Summer is full of loud, busy, soulless distractions. And that’s just at the movies. So it’s an unexpected pleasure to encounter a sweet family film like Little Secrets, an adolescent morality tale about friendship, integrity and how hiding brokenness hinders healing.
Like Lucy doling out psychiatric help to Charlie Brown, a gifted, 14-year-old violinist named Emily (Wood) offers a service to the children of her upscale neighborhood. She keeps secrets. She stores broken items (the evidence of childish irresponsibility). For fifty cents, her young clients ease their consciences and get advice on topics ranging from petty theft to Internet dating. But deceptions leave messes. She’s faced with ethical dilemmas. Meanwhile, Emily’s own deeply guarded secrets threaten to boil over as she deals with the stress of a new baby entering the family.
"You can’t keep secrets about yourself and lead a true life," a trusted music teacher tells Emily, "and you shouldn’t encourage others to do the same." So she takes bold steps to set kids straight. And confession proves to be good for the soul. The film also makes solid statements about loyalty, family relationships, forgiveness and the consequences of driving drunk. Except for a mild crudity or two, there are no unpleasant surprises.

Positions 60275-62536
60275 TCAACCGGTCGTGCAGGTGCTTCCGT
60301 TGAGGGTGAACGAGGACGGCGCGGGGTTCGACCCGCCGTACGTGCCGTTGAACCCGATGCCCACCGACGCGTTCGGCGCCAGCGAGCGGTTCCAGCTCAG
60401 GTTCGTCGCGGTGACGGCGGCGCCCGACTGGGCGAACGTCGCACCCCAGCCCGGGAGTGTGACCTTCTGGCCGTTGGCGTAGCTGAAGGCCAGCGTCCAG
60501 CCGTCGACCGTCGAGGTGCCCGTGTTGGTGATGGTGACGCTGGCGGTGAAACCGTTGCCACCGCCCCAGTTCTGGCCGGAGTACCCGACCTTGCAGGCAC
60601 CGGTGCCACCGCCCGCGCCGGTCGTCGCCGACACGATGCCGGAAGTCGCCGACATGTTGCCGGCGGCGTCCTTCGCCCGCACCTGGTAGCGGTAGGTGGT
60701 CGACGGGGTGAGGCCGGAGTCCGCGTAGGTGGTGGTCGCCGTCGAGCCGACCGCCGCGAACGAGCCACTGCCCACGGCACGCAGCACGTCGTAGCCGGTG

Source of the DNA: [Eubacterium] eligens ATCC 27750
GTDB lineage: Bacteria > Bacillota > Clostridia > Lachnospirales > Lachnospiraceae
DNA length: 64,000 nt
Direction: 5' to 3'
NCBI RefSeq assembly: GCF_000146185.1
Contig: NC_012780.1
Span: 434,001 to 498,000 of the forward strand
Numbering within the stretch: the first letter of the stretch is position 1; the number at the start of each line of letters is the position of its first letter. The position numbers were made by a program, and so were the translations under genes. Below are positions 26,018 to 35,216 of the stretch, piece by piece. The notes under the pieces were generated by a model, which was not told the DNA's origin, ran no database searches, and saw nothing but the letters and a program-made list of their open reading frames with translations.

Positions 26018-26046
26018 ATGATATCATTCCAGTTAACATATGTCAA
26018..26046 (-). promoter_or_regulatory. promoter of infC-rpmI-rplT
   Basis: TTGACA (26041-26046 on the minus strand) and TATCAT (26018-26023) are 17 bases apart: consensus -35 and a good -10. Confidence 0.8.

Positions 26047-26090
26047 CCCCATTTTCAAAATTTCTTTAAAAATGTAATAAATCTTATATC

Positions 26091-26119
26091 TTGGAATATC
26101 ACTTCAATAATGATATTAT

In limited release nationwide, Little Secrets is a little movie with a big heart. There’s no A-list talent, but the performances are sincere and enjoyable (especially Angarano and the tots cast as Emily’s clients). Technically, it has the feel of a WB after-school special. If only the network’s teen-oriented fare was this positive.
Crude or Profane Language
Drug and Alcohol Content
Other Negative Elements
Other Belief Systems
Readability Age Range
Evan Rachel Wood, David Gallagher, Vivica A. Fox, Michael Angarano